Pertaining to, a city, town or small district rather than an entire state or country.
When I was a kid, we went to Nagel’s gas station. We’d pull up to the pump. Our pulling up to the pump prompted the ringing of a bell that went off in Nagel’s garage. And Mr. Nagel would come out of the garage reaching for the rag from his pocket wiping the grease from his hands as he approached our car. Mr. Nagel would “fill ‘er up”. He’d clean the windshield and some days check the oil. But every time we stopped at Nagel’s, Mr. Nagel would visit with our family. He knew us by name, and we knew him. We knew his sons too because we all went to school together. He knew our car…maybe because he’d checked and changed the oil so many times…and he always knew how to fix it. When my dad would tell Mr. Nagel about some weird noise it was making, or some tug or pull my dad would try to explain, or a smell coming from the hood…Mr. Nagel knew what to do. Getting gas at Nagel’s wasn’t just getting gas…it was a thing…a visit…a something more than a car’s “fill ‘er up”.
Nagel’s gas station was local. A local business, a local feeling. I remember lots of local in Orland Park…
Mr. Ed’s grocery store, Hawkins, Orland State Bank, and Kosnar’s Drugs.
Places I remember going to when I was a kid. Places where the shop owners recognized us, knew us and we knew them, places where we shopped and visited and connected.
What was local is mostly memories. Local is harder today. With rent prices and start-up costs, competition and risk it’s hard to start a local business. And for those small local businesses, because of the competition of big box stores chains, and online businesses, it’s hard for the small local business to stay in business.
You don’t find it everywhere, but it still exists, it’s still possible…the feeling those businesses of my memories evoked…
Some might call it good customer service but it’s more than that. It’s more than friendly, prompt service. It’s local.
Local is why in a pinch we might have stopped somewhere to put $5 worth of gas in the gas tank but only went to Nagel’s to “fill ‘er up”. Because stopping at Nagel’s was more than getting gas. And today, you might not come across it as often as used to…but you know local when you feel it…
Julie at Bob Davis’ office who calls me to remind me my car insurance is coming due but we stay on the phone and catch up some. Julie’s local.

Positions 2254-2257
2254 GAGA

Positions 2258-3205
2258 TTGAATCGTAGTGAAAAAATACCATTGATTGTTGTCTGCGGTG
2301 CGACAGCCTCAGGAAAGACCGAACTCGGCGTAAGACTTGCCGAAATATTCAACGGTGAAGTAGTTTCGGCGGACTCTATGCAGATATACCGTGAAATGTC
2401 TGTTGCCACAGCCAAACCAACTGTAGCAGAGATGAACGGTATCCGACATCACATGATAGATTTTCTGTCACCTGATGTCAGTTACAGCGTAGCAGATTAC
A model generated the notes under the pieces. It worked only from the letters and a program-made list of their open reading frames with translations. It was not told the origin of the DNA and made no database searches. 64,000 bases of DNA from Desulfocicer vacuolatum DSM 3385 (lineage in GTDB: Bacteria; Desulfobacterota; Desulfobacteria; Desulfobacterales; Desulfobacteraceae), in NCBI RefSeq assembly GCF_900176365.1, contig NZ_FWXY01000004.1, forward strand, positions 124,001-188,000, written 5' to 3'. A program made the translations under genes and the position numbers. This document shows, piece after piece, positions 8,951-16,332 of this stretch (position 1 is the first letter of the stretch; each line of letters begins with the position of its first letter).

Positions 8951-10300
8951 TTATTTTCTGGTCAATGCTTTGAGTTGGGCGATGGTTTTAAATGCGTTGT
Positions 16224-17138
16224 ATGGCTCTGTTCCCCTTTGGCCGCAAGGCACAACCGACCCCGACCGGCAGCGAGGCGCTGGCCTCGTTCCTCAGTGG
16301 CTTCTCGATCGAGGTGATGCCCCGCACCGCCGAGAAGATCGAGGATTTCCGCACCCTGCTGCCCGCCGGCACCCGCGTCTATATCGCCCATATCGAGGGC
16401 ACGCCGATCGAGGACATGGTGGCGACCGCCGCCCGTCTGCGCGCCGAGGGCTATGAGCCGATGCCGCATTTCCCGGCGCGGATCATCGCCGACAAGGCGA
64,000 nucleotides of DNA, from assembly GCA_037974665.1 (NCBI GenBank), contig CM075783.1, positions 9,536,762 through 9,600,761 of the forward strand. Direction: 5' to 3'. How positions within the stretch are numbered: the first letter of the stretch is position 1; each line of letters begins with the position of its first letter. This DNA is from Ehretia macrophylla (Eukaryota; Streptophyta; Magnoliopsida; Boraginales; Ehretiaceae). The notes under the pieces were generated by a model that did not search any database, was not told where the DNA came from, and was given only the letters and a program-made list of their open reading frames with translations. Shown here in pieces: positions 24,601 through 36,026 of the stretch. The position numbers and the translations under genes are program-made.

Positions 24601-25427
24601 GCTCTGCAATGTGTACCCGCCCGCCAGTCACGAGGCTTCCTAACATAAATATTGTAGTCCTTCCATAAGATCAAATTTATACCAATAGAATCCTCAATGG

Dr. Vaishnav, best pediatrician ever. Hated when my kids were sick but I loved seeing her…being with Dr. Vaishnav always made my sick kids feel better, made me feel good too. Dr. Vaishnav’s local.
Thimbles in Lockport where they don’t just sell fabric but visit and dive deep into whatever project you’re working on. Thimbles is local.
Jamie Corso of Tri-K Builders, he’s a great builder and cares as much about his customers as he does the houses he builds. Jamie’s local.
Even Starbucks is local when Cindy is working. Cindy can make a morning more pleasant, give a good start to a morning quicker than the drive-through line moves.
It’s the feeling of familiarity and knowing someone cares. It’s comfort and mutual regard, friendly, trustworthy and personal. Where the transaction allows the opportunity for connection.
It’s where your gas tank isn’t just filled, but you’re filled too. It’s a mutual feeling…it’s local.
Listing properties, showing houses selling real estate, that’s what we do. But if the Amy Curtis Group strives to be anything, we strive to be that kind of local.
If we can be of help with anything we’re happy to do it. Give us a holler…we’re local.
P.S. I called Dan Nagel yesterday. Dan owns Nagel’s Auto Service in Orland Park. Called him with an odd request…I asked him if he had a photo of his dad and the gas station. Dan knew who I was, and he sent me the photo. Warms my heart that Nagel’s is still around…warms it even more that they’re still local.